In the case of mean distance, the proposed model did not significantly explain the variation of the dependent variable: F(2;105) = 0.16; p = 0.856; R2 = 0.002. This means that the segmentation threshold was not significantly associated with the mean distance. The regression coefficients and the correlation between the two values are shown in Table 3, Figure 5.

Also in the case of the Gaussian mean the proposed model did not explain significantly the variation of the dependent variable: F(2;105) = 0.11; p = 0.894; R2 = 0.002. This means that the segmentation threshold was not significantly associated with the Gaussian mean (Table 4, Figure 6).

The segmentation threshold was also not associated with the standard deviation from the Gaussian mean: F(2;105) = 1.03; p = 0.359; R2 = 0.019. (Table 5, Figure 7).

4. Discussion

CC software was used in this study to compare objects as separate point clouds. Converting the grid of an object into a point cloud enabled the use of vector analysis (scalar fields) and imaging of the results in the form of colourful graphs and illustrations (Figure 8). First, the Interactive Transformation Tool was used, followed by the ICP algorithm as the ‘Fine registration tool (ICP)’, which allowed the authors to register almost identical grids of objects. The mean distance (reflecting the measured distances) and the Gaussian mean with its standard deviation (as a result of statistical processing of registration accuracy) were obtained based on the conducted calculations. On the basis of the analysis presented in Table 2, the mean distance (M=0.21) was smaller than the Gaussian mean (M=0.30) by 90 microns, which proves that in reality one should take into account an actual error of registration totalling approximately 300 microns. This was also confirmed by the high value of standard deviation from the Gaussian mean (M=0.32), which could have been caused by actual differences in the geometry of the examined grids and the artefacts of segmented objects from CBCT images remaining after manual processing (Figure 9). Numerous artefacts were caused by the heterogeneous thickness of the enamel layer and the presence of different materials used for tooth reconstruction. The authors hereof used one study performed with another device to visually compare the quality of segmented images from two different sources. This comparison showed that the segmented surfaces compared to the alternative device proved to be much smoother, with fewer artefacts (Figure 10). Therefore, it was possible to conclude that CBCT image quality had an impact on the quality of segmentation and, consequently, on the high value of standard deviation. The 3D image analysis demonstrated that the surface of the optical scan (reference scan) interweaved (permeated) with the occlusal surface of the CBCT scan at different thresholds of segmentation, which from the clinical point of view should be considered a cause for concern, because the geometry of the object from the CBCT study shrinks at the increasing threshold of segmentation. However, the final result of segmentation was also affected by the heterogeneity of grayscale representation, which may compensate for this shrinkage 24, 25, 26. From a statistical point of view, it is worth noting that the registration of images can also be possible at different thresholds of segmentation, which may be clinically used to eliminate strong artefacts.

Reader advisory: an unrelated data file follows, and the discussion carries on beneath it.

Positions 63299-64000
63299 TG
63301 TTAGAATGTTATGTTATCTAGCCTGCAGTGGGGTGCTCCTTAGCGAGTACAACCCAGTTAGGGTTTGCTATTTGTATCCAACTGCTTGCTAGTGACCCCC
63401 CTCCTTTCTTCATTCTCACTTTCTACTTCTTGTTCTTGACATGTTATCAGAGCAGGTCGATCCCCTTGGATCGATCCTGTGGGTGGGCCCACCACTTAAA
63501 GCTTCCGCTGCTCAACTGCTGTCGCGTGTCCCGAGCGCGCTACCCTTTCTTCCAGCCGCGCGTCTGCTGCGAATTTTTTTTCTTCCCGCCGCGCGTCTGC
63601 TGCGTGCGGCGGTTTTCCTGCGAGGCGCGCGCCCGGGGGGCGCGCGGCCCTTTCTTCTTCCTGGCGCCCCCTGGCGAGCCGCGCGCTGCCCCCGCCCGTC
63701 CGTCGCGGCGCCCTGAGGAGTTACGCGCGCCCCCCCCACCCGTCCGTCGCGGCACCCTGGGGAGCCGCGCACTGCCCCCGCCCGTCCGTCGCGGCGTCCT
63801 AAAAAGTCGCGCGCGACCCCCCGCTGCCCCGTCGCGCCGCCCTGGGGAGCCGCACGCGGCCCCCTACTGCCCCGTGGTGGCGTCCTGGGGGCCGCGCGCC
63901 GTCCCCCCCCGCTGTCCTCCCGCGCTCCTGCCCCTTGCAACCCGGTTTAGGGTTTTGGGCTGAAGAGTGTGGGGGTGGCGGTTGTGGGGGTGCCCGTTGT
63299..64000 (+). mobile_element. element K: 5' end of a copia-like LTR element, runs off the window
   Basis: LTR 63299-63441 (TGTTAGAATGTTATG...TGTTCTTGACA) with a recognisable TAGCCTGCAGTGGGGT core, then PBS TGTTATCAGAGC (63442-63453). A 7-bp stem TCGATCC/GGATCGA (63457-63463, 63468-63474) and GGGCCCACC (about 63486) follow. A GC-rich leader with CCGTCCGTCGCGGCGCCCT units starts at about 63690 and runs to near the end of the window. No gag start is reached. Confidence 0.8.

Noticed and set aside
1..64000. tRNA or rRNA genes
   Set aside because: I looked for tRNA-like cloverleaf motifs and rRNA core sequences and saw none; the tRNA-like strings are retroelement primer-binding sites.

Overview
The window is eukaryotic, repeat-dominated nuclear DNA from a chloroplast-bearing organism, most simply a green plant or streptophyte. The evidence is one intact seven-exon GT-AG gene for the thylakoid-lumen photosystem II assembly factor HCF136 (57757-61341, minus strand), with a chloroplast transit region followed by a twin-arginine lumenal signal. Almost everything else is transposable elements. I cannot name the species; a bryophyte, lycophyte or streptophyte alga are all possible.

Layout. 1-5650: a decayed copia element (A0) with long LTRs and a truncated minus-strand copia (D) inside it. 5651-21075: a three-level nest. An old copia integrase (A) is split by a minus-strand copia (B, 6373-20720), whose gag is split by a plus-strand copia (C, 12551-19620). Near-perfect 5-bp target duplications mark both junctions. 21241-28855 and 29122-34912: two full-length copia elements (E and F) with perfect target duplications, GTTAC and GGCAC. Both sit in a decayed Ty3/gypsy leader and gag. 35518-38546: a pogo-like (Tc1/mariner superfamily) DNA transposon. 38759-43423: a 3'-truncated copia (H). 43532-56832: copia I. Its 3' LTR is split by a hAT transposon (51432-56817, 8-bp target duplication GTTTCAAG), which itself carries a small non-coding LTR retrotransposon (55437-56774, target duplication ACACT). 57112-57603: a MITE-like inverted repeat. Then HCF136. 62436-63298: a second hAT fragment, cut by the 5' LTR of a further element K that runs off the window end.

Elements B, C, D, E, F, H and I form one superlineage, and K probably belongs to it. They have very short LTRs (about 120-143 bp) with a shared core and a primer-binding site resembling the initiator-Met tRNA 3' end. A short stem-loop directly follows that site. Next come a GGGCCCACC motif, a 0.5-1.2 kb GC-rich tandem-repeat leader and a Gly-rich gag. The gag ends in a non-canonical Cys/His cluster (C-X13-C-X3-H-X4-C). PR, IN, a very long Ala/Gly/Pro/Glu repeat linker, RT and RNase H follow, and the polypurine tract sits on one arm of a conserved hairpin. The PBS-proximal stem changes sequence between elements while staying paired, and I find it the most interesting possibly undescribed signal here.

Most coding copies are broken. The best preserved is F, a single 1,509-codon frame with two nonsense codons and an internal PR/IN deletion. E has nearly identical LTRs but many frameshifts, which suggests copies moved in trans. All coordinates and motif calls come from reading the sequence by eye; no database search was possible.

Furthermore, the statistical analysis revealed that there was no statistical relationship between the examined parameters (mean distance, Gaussian mean, standard deviation) and the segmentation threshold (Table 3, Table 4, Table 5, Figure 5, Figure 6, Figure 7). From the clinical point of view, one can conclude that with the statistical error of registration (Gaussian mean=0.3) the adopted segmentation thresholds give statistically equivalent results, which allows to use manual segmentation of structures characterised by varied radiological density. Therefore, it can be assumed that manual segmentation can be used and should be performed taking into account the clinical situation and the quality of CBCT imaging.

In the light of the above the accuracy of registration in clinical settings might be improved by selecting surface fragments free of artefacts caused by the presence of different materials used for tooth reconstruction (such as composites, metals, ceramics), which has not been investigated in this study. It is worth noting that a 0.3 registration error applies to full arches and is likely to be smaller for shorter distances, which however requires additional research. From the prosthetic point of view, the error value of 0.3 is significant, but it allows for the initial design of the course of the occlusal plane and may be a starting point for the clarification of its geometry by other methods.

5. Conclusions

The results of this study showed that registration accuracy of CBCT data and full arch optical scans can be accepted and successfully applied under clinical conditions with the statistically calculated error of 300 microns. However, it should be taken into account whether such an error is or is not acceptable in a given situation and with regard to a specific clinical procedure.

References

[1]  Honey OB, Scarfe WC, Hilgers MJ, Klueber K, Silveira AM, Haskell BS, Farman AG. Accuracy of cone-beam computed tomography imaging of the temporomandibular joint: Comparisons with panoramic radiology and linear tomography. American Journal of Orthodontics and Dentofacial Orthopedics 2007 Oct; 132(4): 429-38.